Dismantle the inner mechanics completely down to the back wall of the housing. Work slowly and photograph or make notes of this. When you get to the back wall look out for a tiny spring and ball that sits in a recess and provides the click for the aperture scale.


Push the control shafts back into the housing and remove the 'O'rings from the outer seat. Note which shaft goes where, as they are different lengths.


Clean everything of old grease. I used alcohol wipes to do this but DON'T LET ALCOHOL TOUCH THE ACRYLIC WINDOW. It will wreck it.


Reassemble: Use Nikonos grease on the new shaft "o"rings. The shaft is passed through the housing and "o" ring and the knob replaced pushing the gear from the inside. This is why you cant just replace the "o"ring from the outside.


I use a tiny coating of white lithium bicycle grease ( I like Campagnolo) to lubricate the mechanicals, but only a trace.


Reassembly is the reverse of disassembly. Take your time and it is actually fun.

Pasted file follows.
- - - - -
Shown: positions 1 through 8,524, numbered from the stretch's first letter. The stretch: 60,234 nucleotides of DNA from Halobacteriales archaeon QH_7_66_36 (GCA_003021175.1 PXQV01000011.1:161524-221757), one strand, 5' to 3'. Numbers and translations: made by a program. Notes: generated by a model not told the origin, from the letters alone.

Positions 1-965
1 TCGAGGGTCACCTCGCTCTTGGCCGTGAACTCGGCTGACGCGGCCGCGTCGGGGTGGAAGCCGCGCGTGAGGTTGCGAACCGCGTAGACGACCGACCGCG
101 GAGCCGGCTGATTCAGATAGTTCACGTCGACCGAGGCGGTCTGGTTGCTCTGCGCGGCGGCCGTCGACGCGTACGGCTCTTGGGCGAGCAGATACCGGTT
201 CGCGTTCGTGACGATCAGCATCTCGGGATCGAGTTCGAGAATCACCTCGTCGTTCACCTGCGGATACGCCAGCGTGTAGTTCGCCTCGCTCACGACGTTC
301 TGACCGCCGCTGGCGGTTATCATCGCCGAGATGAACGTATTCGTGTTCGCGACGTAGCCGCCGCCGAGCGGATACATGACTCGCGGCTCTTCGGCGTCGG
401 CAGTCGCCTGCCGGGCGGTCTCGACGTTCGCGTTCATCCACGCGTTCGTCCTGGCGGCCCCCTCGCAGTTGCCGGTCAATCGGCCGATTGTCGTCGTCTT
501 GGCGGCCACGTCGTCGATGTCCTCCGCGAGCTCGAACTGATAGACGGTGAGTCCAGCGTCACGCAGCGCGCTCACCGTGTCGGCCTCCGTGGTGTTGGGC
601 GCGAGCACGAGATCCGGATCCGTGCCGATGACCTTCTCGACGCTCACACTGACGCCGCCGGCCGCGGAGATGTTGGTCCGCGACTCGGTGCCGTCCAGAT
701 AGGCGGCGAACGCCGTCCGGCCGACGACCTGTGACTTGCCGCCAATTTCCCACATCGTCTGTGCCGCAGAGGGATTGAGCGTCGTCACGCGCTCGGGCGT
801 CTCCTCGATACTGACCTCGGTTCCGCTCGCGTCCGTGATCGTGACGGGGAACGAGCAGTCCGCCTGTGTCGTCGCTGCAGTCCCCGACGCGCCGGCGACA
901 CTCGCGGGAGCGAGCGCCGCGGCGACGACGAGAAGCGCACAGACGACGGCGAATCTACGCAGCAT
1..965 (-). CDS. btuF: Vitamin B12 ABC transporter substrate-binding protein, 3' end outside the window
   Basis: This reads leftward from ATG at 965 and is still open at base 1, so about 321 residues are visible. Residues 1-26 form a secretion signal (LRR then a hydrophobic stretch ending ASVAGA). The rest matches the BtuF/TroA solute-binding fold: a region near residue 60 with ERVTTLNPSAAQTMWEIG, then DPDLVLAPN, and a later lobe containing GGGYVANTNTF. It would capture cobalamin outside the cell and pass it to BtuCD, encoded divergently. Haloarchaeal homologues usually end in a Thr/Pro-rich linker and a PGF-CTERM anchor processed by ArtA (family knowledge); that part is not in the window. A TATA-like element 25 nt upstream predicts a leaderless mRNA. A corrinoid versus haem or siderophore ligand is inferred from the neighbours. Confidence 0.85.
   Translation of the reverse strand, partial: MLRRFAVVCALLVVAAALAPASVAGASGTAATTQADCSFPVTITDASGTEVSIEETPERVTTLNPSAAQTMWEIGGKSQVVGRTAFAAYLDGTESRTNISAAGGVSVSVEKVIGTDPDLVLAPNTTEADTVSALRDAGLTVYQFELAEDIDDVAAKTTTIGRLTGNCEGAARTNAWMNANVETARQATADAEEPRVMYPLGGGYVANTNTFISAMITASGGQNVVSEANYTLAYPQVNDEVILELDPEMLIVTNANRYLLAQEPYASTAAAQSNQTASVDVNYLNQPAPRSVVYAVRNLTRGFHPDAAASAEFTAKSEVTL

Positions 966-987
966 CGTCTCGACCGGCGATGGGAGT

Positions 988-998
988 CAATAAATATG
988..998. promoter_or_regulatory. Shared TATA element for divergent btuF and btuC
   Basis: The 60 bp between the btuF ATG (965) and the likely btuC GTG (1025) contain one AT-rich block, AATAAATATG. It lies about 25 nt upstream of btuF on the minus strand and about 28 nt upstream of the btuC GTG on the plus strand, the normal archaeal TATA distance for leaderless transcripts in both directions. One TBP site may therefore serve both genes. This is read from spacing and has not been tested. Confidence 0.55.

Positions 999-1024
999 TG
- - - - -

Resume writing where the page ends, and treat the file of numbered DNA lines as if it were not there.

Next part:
Use a thin layer of Nikonos grease on the "o" ring gaskets, just until they are shiny.


Any locktite inside can be replaced with a dab of nail polish or touch up lacquer.


Make sure you get the right knob on the right shaft, or you'll be tearing it apart again (I did).


Use a small drop of laquer on the screw heads of the shaft lockscrews and note the orientation of the screws relative to the flats on the shaft. The screw positioning is assymetrical.


When you replace the six screws that hold the front element/sun shade, watch the orientation of the shade. It goes with the sun shade projections at the 12 and 6 oclock position.


Place the lens face down and preload the body with a bit of downward pressure as you tighten the six philips screws or the SS socket head capscrew replacements. This takes a bit of the load off the threads as this is a delicate area, and may have some corrosion already. Also I use a tiny bit of Lanocoat on all external threaded fasteners, as well as the six spring loaded screws in the back..


Anyway. That's my experience. No guarantees, but a fun way to spend a winter afternoon thinking about your next trip.